Labour leader Keir Starmer – that’s Sir Keir to you and me – is consistently ahead in the polls by double figures but remains defiantly “small target” in his disposition. Thus, he is refusing to go anywhere near the Europe question despite a rising tide of “leavers” now experiencing something called “Regrexit”. One poll released by the survey firm Statista last week found 55 per cent of voters think Britain was wrong to leave the European Union and just 31 per cent say it was the right decision. A clear majority of voters now see the “leave” campaign for what it was: a deceitful triumph of simplicity over substance – the very essence of illusory populism.

The high profile political scientist, Sir John Curtice puts the anti-Brexit figure even higher at 57 or 58 per cent, noting that a significant number of “leave” voters in the 2016 referendum who also went on to vote Tory in 2019, now recognize Brexit was a bad decision.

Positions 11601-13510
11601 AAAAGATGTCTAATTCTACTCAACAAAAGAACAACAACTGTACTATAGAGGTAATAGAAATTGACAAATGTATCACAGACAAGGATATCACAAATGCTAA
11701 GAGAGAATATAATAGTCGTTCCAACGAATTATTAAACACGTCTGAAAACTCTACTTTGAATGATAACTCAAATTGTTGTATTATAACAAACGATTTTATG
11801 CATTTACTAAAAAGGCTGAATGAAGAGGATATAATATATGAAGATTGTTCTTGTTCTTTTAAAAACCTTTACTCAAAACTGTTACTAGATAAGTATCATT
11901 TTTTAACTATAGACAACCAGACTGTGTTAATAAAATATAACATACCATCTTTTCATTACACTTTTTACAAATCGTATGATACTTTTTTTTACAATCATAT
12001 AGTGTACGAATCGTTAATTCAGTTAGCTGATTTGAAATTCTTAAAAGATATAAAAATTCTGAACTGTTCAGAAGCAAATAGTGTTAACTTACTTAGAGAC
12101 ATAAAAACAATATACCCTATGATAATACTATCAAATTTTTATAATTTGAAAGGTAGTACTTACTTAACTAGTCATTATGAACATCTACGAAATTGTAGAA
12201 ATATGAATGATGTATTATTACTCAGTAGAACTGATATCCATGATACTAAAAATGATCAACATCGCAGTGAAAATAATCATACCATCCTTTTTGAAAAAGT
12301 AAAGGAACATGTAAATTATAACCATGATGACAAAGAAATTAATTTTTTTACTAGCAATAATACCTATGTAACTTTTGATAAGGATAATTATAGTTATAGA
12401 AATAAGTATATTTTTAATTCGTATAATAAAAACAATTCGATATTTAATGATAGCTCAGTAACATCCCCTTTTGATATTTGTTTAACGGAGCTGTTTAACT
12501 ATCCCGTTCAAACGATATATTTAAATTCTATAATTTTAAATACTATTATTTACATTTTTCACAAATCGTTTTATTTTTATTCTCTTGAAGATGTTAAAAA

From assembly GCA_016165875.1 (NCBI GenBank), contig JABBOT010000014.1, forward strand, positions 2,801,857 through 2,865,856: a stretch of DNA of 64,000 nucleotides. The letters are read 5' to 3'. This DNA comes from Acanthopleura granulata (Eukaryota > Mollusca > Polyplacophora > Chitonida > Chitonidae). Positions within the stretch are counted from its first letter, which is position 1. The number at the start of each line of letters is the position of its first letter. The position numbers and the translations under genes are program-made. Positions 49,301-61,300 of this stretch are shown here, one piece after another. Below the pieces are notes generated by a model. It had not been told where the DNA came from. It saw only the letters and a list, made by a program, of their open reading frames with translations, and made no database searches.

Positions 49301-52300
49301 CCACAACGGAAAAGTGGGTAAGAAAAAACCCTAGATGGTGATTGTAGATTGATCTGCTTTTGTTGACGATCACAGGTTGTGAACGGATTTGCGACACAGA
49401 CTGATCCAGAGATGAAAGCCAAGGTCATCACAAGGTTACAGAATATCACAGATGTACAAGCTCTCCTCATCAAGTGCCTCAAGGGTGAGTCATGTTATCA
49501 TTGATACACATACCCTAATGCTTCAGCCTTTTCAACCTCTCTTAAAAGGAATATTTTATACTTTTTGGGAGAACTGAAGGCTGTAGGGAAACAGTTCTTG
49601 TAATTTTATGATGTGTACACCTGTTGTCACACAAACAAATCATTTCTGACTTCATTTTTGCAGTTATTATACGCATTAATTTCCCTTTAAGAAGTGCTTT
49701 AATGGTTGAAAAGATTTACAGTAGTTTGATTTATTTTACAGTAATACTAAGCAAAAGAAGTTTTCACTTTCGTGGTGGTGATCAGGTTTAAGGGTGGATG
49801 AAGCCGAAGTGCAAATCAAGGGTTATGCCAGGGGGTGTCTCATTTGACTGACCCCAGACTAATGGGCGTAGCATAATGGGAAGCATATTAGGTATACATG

Yet still, Starmer won’t budge. Why? Because he’s been told that this would turn an election he is set to win, into a de facto second referendum on Brexit.

Just as Albanese Labor embraced AUKUS in opposition like it was an article of faith, Starmer has ceded much of the fight on Europe and on immigration, listing among his top three priorities on Friday, his plan to “launch a new border security command”.

His take-out from Australia, reinforced by a procession of visiting ALP figures, is this: don’t be like the ALP in 2019, be like the ALP in 2022. In other words, do not give a dying government anything to fight against.